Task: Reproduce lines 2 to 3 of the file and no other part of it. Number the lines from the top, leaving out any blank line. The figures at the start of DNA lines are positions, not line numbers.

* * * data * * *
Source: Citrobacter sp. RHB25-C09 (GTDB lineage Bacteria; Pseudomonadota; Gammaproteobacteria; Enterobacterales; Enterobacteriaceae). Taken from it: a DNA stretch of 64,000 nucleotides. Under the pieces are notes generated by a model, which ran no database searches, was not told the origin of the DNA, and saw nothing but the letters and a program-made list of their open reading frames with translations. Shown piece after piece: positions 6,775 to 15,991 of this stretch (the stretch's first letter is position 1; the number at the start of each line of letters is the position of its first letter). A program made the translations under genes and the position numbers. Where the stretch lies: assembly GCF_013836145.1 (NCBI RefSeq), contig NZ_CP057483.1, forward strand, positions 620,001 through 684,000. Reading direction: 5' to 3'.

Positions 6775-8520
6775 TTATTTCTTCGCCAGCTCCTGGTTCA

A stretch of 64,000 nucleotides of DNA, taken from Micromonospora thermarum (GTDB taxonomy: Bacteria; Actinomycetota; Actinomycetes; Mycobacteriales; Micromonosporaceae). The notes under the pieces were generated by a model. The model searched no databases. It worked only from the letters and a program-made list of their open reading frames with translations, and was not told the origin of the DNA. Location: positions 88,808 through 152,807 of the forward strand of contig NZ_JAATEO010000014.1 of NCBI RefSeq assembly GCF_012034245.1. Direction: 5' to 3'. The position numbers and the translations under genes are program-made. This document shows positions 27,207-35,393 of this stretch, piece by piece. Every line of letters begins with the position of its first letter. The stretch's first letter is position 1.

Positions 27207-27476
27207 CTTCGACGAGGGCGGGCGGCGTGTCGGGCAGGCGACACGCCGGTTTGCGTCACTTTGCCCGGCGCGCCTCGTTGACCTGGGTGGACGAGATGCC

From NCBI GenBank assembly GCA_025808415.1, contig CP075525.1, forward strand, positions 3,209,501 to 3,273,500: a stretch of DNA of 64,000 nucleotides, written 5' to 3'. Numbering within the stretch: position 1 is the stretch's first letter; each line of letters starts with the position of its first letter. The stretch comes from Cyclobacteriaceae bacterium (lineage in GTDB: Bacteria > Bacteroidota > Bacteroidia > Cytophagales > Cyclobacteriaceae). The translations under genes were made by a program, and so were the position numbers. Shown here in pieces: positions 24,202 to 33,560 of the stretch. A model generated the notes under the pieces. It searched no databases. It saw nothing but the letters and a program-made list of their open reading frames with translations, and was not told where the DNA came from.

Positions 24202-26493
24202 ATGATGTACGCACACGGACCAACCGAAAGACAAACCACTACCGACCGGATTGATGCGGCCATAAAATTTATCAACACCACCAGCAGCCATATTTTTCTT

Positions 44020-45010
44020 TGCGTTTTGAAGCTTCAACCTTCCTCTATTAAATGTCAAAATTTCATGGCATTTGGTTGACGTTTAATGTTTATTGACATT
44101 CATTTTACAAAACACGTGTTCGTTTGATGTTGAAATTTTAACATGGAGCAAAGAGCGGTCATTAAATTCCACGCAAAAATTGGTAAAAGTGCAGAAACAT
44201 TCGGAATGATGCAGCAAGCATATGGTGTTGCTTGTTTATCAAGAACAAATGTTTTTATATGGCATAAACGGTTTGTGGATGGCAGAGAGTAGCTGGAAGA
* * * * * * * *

Positions 6775-8520
6775 TTATTTCTTCGCCAGCTCCTGGTTCA